“African leadership is like war’’
In recent times, Ugandan President and leader of the ruling National Resistance Movement (NRM) Yoweri Museveni, has strongly likened African leadership to war. The head of state was reacting to plans put in place by the opposition to unseat him in the election year 2021, after the Supreme Court removed age limit, giving incumbent Museveni the chance to contest president elections indefinitely after 2021. Though the president and his party cadres may see this as a trivial issue, Ugandan politics is going through a test of time. According to Museveni, African politicians become more proactive when fighting for their political gains than when handling important national issues that can change the lives of local Africans. In other words, President Museveni thinks the philosophy of ‘’togetherness’’ is still farfetched in an African context. Using a local proverb the head of state said ‘’ when you have food, you sound a small drum, but if you sound alarm for war, you make it big so that more people can come and join.’’ Some years back, President Museveni made a call to his African counterparts to compromise their ides or knowhow for the growth of the African continent. He reiterated that the African continent is endowed with natural resources and remarkable human capital to drive the continent to economic, social and political development, but bemoaned that differences in ideologies, especially political views, is tearing the continent apart.
Constitutional amendments in Africa
Like Uganda, many Africa countries have tampered with their constitution in order to give serving presidents the chance to seek reelection after their mandates officially end. This phenomenon of constitutional change is one of the reasons some African countries have descended into unending political wrangling. The opposition seems not to have its place in Africa political, since judicial institutions often back the party in power, rendering them powerless. This explains why most marginalized opposition parties often use retaliation or violent protests as a means of demanding for reforms or political balance. In December 217, Uganda’s parliament in a heated debated, voted to remove the constitutional clause that forbid a candidate to seek elections after 75 years. An overwhelming majority of lawmaker upheld the move, in a ration 315 to 62. In addition, the country’s top court in July 2018, backed the removal of presidential term limit by a majority of 4-3.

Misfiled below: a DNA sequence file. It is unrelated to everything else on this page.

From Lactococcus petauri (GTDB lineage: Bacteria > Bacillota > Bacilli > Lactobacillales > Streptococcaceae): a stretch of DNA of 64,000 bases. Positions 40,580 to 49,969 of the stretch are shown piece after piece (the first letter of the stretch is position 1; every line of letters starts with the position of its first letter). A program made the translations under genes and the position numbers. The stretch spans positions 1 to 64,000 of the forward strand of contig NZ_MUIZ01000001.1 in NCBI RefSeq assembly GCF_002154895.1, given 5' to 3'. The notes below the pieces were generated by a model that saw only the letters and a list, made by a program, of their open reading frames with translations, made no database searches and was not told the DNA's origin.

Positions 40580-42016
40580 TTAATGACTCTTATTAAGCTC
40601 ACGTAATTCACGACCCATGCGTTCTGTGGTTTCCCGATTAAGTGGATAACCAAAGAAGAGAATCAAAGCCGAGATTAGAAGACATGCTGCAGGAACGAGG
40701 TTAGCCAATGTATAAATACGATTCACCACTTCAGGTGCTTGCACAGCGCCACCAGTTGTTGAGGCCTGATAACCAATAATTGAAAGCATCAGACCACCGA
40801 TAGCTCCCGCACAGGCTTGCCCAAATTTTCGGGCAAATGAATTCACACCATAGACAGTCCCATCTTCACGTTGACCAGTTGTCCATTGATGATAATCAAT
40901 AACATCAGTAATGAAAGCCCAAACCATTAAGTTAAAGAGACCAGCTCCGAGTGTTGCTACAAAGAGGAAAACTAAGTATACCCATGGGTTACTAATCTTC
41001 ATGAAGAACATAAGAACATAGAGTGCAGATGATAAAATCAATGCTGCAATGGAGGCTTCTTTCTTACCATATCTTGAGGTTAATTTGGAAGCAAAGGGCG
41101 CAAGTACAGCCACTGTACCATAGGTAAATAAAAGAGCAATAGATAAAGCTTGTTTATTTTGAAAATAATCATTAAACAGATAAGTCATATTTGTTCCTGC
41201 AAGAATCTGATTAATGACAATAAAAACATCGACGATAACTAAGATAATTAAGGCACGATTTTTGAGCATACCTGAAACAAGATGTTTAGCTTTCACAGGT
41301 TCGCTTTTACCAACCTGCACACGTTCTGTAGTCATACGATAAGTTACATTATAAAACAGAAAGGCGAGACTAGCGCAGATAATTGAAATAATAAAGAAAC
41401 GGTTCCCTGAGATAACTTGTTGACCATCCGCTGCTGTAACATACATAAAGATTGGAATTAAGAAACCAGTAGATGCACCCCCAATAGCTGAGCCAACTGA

The court’s ruling has met with so much resistance from Ugandans and especially politicians, as this presents a total loss for opposition candidates. With this new dispensation, President Yoweri Museveni is eligible to seek reelection after 2021, when his mandate ends, thus a president for life. Modern day critic of President Museveni, Bobi Wine has vowed to challenge the court’s ruling. He quoted ‘’the Supreme Court endorsed a life presidency. That shows the depth of entrenchment of the dictatorship.” How far Mr. Wine can go remains a point to reckon with. It should be noted that incumbent Museveni has vowed to remain president, until Africa attains real development and maximum seciruty.
Constitutional change in Togo
Despite fierce resistance from Togolese and opposition parties, Togo’s Parliament and the constitutional court have effected changes in the country’s constitution to allow current President Faure Gnassingbe in power until 2030. President Gnassingbe can legitimately contest the 2020 and 2025 polls. ‘The kingdom’ of Togo has become restive as the opposition seek to end the leadership of the Gnassinbes. The family has been at the helm of Togo’s presidency since 1967 under then president Gnassinbe Eyadema. The incumbent became president in 2005, following the demise of his father. However, the Akufo Addo led mediation is ongoing, striving to bring peace to the restive West African country.
In a nutshell, amending constitutions seems to be a disease that has eaten up the African continent. Burundi, Rwanda, Cameroon among other nations, have also witnessed constitutional amendments. The appellation ‘sit-tight presidents’’ describes mostly African leaders. The quest for power accounts for the many internally conflicts in present-day Africa. Pundits have always blamed African politicians for the backwardness of the continent and for persistent mayhem the continent is witnessing in the contemporary era. Due to poor leadership and poor governance, industrialization has failed to materialize on the continent, corruption, embezzlement have taken hold of the continent’s development drive.
Article from AFRIC Editorial
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